Fathers whose wives are alive should be grateful.
They should treat them with love, care and respect.
Some other people, like 60-year-old Alatasi Tiumalu, from the village of Aleisa, can only dream his wife is alive.
Last month, Alatasi’s wife passed away.
He is still grieving. In the process, he has to try and pick up the pieces and when the Village Voice caught up with him, he was on his way to find a dressmaker to sew his children’s outfits.
“Things are a lot harder now,” he admitted. “I have to be the father and mother at the same time.”
As a father of five children, he has promised to do his best for them.
“Things can be hard if we don’t work. For me and my children, we may have lost the heart of our family, but that doesn’t mean we have to sit around and do nothing.”
Alatasi is a hard working farmer during the day. At night, he is a security guard for a local company.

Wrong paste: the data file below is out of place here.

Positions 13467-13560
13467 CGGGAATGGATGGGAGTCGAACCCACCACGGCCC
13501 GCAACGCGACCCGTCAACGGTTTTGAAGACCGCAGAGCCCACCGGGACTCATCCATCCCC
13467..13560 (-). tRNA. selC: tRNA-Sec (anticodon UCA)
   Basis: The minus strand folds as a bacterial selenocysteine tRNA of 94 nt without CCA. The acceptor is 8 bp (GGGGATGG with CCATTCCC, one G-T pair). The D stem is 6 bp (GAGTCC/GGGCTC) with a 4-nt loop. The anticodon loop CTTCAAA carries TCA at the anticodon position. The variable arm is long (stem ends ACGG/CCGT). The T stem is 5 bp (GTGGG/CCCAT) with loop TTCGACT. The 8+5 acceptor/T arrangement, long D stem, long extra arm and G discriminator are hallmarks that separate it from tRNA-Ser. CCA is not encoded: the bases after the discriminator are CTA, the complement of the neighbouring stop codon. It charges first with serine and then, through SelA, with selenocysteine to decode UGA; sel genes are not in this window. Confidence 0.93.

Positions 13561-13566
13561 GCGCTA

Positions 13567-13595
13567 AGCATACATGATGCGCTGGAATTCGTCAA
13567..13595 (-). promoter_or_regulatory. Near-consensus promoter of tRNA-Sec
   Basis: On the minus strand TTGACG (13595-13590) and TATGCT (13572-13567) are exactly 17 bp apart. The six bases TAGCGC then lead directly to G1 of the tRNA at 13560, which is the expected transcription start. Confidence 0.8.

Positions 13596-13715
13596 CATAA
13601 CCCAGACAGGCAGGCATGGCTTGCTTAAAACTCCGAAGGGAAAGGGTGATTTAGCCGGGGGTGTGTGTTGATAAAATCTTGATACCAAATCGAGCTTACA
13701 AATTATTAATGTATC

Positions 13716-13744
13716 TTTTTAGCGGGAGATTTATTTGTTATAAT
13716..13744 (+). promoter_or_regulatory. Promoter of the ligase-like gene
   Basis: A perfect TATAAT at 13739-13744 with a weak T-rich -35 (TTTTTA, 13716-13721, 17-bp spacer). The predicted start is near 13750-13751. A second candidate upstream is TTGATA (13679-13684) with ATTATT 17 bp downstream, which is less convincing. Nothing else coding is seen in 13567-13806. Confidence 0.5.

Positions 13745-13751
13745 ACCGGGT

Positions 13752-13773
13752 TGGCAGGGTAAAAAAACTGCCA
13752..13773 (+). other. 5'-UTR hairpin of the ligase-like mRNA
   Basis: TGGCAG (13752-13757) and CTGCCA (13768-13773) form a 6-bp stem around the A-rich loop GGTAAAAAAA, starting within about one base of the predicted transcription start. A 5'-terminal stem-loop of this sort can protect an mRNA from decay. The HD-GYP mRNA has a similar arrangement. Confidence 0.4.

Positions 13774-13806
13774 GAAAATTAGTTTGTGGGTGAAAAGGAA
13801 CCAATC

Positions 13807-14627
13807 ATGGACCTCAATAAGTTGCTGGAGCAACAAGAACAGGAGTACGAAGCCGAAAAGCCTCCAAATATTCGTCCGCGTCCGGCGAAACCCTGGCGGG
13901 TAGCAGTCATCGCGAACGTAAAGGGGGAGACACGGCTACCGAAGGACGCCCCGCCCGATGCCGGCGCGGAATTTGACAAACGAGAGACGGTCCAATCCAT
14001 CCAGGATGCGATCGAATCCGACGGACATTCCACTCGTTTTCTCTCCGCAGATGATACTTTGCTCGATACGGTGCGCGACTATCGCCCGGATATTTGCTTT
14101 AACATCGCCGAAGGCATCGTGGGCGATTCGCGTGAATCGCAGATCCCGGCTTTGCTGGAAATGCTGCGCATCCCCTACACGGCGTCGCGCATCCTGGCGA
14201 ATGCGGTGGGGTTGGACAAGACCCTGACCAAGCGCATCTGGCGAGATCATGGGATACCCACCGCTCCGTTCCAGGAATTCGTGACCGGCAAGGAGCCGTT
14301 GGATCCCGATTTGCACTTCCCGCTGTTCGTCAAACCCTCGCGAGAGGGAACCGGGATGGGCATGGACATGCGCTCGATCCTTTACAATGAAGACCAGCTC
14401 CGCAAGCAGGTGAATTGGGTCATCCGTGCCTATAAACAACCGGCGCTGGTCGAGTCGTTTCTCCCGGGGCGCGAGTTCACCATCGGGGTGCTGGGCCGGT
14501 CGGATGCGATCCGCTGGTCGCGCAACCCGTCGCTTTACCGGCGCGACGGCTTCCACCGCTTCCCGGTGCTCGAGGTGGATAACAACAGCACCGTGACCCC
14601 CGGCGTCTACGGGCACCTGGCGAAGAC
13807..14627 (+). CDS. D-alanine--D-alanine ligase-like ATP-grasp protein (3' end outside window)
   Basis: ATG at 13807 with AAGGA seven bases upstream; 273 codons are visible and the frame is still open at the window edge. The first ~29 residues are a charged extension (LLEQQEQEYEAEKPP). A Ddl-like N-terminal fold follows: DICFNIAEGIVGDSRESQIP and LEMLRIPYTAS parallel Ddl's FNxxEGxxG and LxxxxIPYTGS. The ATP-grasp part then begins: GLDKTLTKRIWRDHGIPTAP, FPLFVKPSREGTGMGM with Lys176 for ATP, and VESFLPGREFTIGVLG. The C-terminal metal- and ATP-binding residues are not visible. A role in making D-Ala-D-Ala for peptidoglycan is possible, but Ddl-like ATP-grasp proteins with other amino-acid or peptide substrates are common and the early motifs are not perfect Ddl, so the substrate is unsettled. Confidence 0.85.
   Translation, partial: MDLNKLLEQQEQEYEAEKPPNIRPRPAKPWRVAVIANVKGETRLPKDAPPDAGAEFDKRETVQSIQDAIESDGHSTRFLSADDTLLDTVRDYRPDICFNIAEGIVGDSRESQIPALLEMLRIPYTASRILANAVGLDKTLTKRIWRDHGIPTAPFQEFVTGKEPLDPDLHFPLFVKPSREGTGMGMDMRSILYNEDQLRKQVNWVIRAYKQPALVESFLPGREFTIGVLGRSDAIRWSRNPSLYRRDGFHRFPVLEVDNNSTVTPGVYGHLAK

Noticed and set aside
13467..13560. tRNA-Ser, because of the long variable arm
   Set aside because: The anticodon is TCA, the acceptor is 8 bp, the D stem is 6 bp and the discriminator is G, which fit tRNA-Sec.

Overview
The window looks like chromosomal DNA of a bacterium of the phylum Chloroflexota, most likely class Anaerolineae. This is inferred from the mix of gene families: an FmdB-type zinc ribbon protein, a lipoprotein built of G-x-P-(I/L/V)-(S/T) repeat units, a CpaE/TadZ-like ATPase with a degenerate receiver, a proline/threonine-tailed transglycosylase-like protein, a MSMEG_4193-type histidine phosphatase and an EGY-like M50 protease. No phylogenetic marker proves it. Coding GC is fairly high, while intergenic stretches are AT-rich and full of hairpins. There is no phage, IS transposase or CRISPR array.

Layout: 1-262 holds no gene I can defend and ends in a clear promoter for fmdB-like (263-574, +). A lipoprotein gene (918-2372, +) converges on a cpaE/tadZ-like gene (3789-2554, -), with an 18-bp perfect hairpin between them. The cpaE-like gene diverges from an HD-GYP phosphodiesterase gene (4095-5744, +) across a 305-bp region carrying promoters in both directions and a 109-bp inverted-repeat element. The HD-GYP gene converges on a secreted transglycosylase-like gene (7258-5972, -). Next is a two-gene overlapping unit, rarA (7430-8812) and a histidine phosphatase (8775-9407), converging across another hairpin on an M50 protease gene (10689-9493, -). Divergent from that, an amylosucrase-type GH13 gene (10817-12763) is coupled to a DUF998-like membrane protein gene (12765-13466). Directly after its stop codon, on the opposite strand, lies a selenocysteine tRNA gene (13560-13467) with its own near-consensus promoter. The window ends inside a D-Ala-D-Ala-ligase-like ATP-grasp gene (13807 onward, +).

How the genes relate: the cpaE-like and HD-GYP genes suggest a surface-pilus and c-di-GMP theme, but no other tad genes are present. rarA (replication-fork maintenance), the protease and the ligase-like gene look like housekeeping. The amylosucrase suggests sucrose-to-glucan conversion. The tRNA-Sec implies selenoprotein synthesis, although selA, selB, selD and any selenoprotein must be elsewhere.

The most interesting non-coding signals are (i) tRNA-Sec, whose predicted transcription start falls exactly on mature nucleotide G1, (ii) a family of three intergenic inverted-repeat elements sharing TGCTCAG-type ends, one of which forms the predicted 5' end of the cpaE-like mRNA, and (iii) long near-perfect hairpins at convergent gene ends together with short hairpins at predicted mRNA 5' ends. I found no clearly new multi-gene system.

“I don’t mind the cost of living,” he said.
“I know things are expensive but life depends on what we do, there’s land and the sea, we have to work to make a living, not just sit and wait, nothing comes for free -- we must work to earn it.
“We can always plant taro, bananas, veggies and more.
“Working in a formal workplace is not the only way to get money or food. The land is also a God-given blessing for mankind.”
Alatasi’s oldest son is a barber. The money he earns helps the family.
“Our work provides our little family with something to eat everyday and the basic needs,” he said.
“We miss the mother of the family but that is life. We’ve just got to do the best we can with everything.”